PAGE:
“Around that time, I began writing for LIVESTRONG on health and fitness. I continued to toe the line of conventional wisdom on healthy whole grains and calorie restriction. I even explored veganism and created a vegan food blog.”
“In the course of the job, I began exploring the paleo diet. I was skeptical. Didn’t cavemen die before their 30th birthday? In an effort to confirm that this was all just a fad—that was certainly the opinion of nearly every other health publication—I sent an email to UCLA’s evolutionary biology department and requested an interview. They directed me to Aaron Blaisdell PhD, founder of the Ancestral Health Society.”
“The interview forever altered my perspective and led me down a new path of understanding human biology.”
Read more: Skeptical Journalist Turned Primal Advocate
In a study reported in The American Journal of Epidemiology earlier this year, researchers found “that greater adherence to the Paleolithic diet pattern and greater adherence to the Mediterranean diet pattern may be similarly associated with lower risk of incident, sporadic colorectal adenomas.” The authors suspect “evolutionary discordance” may explain the increase of colorectal neoplasms found in the Western dietary pattern.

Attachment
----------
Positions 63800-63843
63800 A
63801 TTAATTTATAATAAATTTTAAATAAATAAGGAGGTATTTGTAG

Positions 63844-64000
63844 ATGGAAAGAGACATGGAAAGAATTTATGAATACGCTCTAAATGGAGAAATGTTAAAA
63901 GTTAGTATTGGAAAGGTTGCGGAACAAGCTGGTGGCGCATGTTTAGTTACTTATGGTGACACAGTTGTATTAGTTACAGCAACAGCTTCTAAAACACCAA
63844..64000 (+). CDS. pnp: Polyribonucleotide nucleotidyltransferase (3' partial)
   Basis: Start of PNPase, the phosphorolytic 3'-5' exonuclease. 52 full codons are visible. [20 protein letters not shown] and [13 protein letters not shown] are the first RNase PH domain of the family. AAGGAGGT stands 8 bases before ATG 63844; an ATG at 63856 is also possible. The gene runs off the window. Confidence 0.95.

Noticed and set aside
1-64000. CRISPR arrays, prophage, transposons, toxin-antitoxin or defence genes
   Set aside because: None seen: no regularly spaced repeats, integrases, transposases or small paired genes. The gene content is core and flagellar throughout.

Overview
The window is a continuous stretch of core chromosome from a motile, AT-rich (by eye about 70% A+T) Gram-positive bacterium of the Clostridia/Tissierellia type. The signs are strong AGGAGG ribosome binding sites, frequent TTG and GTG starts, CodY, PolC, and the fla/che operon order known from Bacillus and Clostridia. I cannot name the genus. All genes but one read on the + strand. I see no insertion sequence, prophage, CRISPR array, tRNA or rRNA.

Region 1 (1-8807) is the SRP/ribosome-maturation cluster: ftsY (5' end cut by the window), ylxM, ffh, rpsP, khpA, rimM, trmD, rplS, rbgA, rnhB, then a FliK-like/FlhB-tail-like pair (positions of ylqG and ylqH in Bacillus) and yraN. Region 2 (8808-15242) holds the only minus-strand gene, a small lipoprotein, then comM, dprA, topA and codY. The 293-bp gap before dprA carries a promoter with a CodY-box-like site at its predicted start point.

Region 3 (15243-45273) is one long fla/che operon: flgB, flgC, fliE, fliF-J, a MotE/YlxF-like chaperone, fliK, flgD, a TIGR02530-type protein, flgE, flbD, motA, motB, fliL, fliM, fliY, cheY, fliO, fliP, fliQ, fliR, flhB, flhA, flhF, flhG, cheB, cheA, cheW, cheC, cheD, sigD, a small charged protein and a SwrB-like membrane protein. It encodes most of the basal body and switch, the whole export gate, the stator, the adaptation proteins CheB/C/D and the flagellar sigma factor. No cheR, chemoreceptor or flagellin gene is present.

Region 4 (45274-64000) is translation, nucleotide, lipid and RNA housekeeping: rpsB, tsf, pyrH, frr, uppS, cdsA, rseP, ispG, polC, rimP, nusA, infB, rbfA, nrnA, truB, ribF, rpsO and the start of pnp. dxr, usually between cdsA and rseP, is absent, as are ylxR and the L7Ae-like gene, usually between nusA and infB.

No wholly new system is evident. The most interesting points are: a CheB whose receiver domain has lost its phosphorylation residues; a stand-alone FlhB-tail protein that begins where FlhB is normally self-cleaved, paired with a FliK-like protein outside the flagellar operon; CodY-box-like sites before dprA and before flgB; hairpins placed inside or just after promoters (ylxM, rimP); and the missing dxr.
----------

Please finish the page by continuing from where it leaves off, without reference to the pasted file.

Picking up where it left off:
Take home: Western dietary pattern is a significant departure from our evolutionary dietary pattern and may lead to more colorectal adenomas.
Scientists studying the motion of the galaxies in our region of the universe have found some are being pulled towards us while others are being pulled away. Our local cluster of galaxies is part of a supercluster believed to be 100 million light years across. Through these gravitational studies, scientists have radically altered the map of our supercluster (show above) and found it to be more than 100 times larger than previously thought. Our home, the Milky Way (red dot) is nestled in our supercluster, recently christened Liniakae, Hawaiian for Immeasurable Universe.